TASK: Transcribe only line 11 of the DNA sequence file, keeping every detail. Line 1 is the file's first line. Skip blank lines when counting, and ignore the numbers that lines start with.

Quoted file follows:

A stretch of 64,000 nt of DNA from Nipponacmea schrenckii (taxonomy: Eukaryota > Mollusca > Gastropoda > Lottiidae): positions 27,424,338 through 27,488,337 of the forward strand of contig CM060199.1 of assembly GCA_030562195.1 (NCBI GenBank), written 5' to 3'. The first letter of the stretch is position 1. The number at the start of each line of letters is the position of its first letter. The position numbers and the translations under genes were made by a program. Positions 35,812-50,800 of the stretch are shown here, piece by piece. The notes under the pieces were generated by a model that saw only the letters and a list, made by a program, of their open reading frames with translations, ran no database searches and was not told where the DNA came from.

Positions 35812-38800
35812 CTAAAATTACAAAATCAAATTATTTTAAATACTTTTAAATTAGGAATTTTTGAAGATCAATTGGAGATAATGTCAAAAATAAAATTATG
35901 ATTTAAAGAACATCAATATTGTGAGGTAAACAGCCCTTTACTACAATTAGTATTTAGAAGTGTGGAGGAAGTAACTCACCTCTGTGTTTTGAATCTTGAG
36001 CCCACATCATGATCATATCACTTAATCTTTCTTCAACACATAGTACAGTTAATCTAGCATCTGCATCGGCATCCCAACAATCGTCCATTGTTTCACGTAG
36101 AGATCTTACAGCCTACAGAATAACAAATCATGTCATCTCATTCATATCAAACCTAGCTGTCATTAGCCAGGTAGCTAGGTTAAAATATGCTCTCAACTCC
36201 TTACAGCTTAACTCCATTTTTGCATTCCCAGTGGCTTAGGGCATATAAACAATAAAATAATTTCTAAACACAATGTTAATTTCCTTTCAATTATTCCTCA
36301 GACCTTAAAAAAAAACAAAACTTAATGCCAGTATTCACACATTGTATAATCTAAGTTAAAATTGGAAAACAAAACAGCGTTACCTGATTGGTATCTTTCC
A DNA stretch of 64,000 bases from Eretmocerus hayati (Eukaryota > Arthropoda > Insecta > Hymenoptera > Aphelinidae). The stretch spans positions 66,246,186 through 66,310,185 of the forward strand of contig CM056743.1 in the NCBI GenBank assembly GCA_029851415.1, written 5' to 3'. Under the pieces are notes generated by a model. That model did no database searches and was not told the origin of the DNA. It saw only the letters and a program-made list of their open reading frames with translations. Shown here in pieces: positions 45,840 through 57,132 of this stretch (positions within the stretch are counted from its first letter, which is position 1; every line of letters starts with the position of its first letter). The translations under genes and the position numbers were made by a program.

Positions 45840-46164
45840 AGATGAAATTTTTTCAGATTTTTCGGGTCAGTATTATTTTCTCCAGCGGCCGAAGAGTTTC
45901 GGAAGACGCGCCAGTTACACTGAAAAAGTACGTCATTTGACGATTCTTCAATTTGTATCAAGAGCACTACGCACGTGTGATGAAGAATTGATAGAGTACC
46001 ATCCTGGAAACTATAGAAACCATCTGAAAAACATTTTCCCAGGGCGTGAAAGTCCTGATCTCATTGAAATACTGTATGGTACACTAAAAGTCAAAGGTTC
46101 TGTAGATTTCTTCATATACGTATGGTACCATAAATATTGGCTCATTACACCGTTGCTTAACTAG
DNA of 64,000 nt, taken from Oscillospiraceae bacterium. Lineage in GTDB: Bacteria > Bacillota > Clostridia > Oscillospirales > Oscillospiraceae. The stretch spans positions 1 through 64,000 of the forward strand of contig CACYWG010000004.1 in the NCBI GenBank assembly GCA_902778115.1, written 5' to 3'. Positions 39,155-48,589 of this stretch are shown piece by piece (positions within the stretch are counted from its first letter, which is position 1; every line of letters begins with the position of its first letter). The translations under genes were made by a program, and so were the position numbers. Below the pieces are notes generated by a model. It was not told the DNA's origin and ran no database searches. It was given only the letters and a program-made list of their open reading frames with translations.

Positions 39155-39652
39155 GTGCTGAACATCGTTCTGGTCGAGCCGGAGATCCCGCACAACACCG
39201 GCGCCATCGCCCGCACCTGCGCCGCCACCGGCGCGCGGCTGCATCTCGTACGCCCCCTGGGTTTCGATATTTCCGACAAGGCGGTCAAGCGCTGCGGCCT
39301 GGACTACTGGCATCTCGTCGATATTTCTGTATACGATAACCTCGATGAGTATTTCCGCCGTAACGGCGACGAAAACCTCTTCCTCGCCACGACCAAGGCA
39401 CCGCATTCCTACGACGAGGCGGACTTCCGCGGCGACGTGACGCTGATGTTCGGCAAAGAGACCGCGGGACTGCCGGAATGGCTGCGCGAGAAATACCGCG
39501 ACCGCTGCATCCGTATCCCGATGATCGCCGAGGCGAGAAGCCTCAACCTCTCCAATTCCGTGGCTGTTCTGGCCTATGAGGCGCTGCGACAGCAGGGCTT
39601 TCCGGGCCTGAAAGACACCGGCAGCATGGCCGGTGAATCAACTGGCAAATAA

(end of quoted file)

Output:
45840 AGATGAAATTTTTTCAGATTTTTCGGGTCAGTATTATTTTCTCCAGCGGCCGAAGAGTTTC